The mean number of switches, or changes from yes to no or vice versa from the individual answer to the group answer, was 2.86 (median = 3; SD = 2.29; range 0–12). After dichotomizing the outcome to define high-switch individuals (> 5 switches, > 1 SD from the mean), we performed logistic regression with gender, intern, individual PI score, and individual CC score as the independent variables. Female gender was associated with an OR of 2.26 for a high number of switches; however, the term was not significant (P = .08, 95% CI 0.908–5.63). Intern status (OR = 3.42; P = .016; 95% CI 1.26–9.29) and higher individual PI scores (OR = 7.49; P = .038; 95% CI 1.12–49.9) increased the likelihood of having a high number of switches. On the other hand, higher individual CC scores decreased the likelihood of having a high number of switches (OR = 0.022; P = .014; 95% CI 0.001–0.470; Table 3).
In this multicenter, vignette-based study of resident PI, we found that working in peer groups reduced PI and increased CC more than would be expected from averaging group members' individual scores. These findings suggest that coming to an answer as a group was not a matter of compromising to the middle, but instead that discussing the cases moved the whole group toward less intense practice. This has potential implications for resource utilization and patient outcomes in the clinical setting, particularly when higher intensity practice correlates with lower value care. We also found that peer groups were more certain in their answers. Coupled with prior studies suggesting that group medical decisions outperform those of individuals, this finding is important given that uncertainty is a known driver of low-value care.14–16 The calculated effect sizes in this study were small; however, in thinking about how to identify meaningful differences in practice pattern from responses to clinical vignettes for which the answer choices were “Definitely yes,” “Probably yes,” “Probably no,” and “Definitely no,” we speculated that a change in response from “Probably yes” to “Definitely yes” or vice versa might reflect a change in certainty but that a change in response from “Yes” to “No” or vice versa might reflect a meaningful change in practice. Focusing in on potential changes in practice is what inspired our secondary analysis into answer switching. Unsurprisingly, individuals with higher individual CC scores were less likely to have a high number of answer switches.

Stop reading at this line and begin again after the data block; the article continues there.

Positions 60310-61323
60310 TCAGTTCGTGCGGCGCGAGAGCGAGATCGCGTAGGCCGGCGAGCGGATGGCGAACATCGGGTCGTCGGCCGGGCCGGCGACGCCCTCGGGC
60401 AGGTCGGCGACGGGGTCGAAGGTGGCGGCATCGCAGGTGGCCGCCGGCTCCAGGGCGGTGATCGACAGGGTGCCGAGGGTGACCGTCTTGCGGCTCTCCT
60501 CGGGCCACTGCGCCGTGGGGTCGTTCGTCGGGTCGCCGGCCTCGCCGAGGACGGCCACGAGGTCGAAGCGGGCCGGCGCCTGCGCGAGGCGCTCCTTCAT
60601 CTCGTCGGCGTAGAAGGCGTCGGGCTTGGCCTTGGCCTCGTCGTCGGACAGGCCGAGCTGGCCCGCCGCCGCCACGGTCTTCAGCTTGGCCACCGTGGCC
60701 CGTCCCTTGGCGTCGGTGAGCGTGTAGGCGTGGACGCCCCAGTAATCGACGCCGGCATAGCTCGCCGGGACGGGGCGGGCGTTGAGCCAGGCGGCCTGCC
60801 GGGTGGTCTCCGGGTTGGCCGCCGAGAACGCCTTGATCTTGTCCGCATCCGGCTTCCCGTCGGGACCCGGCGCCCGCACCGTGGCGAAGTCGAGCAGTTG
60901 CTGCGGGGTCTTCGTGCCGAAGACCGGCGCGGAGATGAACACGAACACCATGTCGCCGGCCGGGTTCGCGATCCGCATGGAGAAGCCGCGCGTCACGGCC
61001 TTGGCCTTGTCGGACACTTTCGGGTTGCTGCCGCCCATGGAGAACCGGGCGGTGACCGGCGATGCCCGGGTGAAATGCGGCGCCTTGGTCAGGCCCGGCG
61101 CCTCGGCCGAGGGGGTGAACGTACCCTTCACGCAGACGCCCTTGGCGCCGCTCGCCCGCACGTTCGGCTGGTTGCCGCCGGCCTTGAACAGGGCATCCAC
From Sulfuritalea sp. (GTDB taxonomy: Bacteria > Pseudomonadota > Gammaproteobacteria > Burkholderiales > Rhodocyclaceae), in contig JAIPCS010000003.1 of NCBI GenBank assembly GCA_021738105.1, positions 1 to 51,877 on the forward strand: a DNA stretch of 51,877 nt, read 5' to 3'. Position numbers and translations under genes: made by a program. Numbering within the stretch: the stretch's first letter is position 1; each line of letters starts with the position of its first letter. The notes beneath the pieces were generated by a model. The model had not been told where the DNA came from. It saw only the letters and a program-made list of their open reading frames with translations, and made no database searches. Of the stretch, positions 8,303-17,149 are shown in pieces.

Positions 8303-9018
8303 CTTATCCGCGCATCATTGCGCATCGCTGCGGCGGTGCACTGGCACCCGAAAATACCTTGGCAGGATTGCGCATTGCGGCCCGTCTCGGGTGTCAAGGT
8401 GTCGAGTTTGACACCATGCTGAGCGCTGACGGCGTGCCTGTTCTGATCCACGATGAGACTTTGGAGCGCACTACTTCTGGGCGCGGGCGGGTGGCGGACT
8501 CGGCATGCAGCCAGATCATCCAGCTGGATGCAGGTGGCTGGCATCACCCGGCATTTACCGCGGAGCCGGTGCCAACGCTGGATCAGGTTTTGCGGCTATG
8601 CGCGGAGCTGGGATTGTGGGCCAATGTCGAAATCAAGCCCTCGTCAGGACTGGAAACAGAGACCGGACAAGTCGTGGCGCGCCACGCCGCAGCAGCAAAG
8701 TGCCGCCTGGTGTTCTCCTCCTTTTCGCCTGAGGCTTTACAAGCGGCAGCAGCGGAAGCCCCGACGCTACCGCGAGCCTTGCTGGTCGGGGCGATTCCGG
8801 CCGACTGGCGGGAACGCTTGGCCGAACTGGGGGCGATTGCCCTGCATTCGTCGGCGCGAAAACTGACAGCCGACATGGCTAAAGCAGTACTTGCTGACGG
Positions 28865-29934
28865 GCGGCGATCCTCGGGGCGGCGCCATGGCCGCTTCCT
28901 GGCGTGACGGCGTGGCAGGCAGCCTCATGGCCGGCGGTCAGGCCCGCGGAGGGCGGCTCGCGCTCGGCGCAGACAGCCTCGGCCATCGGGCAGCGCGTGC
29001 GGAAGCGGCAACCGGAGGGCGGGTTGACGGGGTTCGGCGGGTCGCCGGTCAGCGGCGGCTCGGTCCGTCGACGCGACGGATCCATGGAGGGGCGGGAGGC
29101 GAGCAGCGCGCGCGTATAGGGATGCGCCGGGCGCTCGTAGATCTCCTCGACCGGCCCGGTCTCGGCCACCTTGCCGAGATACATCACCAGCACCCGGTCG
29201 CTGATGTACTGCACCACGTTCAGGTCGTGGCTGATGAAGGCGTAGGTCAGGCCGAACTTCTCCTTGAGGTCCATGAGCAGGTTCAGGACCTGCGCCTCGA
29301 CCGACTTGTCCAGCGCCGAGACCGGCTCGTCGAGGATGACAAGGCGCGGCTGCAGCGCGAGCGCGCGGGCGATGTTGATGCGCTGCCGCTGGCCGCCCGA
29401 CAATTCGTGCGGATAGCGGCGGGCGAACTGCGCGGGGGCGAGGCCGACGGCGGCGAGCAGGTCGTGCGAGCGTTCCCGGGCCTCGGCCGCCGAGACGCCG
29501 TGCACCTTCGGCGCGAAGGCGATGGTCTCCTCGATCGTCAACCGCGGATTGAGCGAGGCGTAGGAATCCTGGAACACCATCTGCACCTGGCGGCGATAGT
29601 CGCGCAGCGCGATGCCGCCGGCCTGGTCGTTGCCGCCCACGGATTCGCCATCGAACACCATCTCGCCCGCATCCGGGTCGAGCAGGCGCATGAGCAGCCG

Interestingly, the individual PI scores from our study were notably lower than what was seen in the study by Dine and colleagues in 2015 (2.33 vs 2.52).12 There were differences in participating programs and administration that preclude direct comparison; however, this does suggest a trend toward lower PI in the 4 years since the prior study. It is possible that trainees today are more sensitive to resource utilization and health care costs than they were 4 years ago.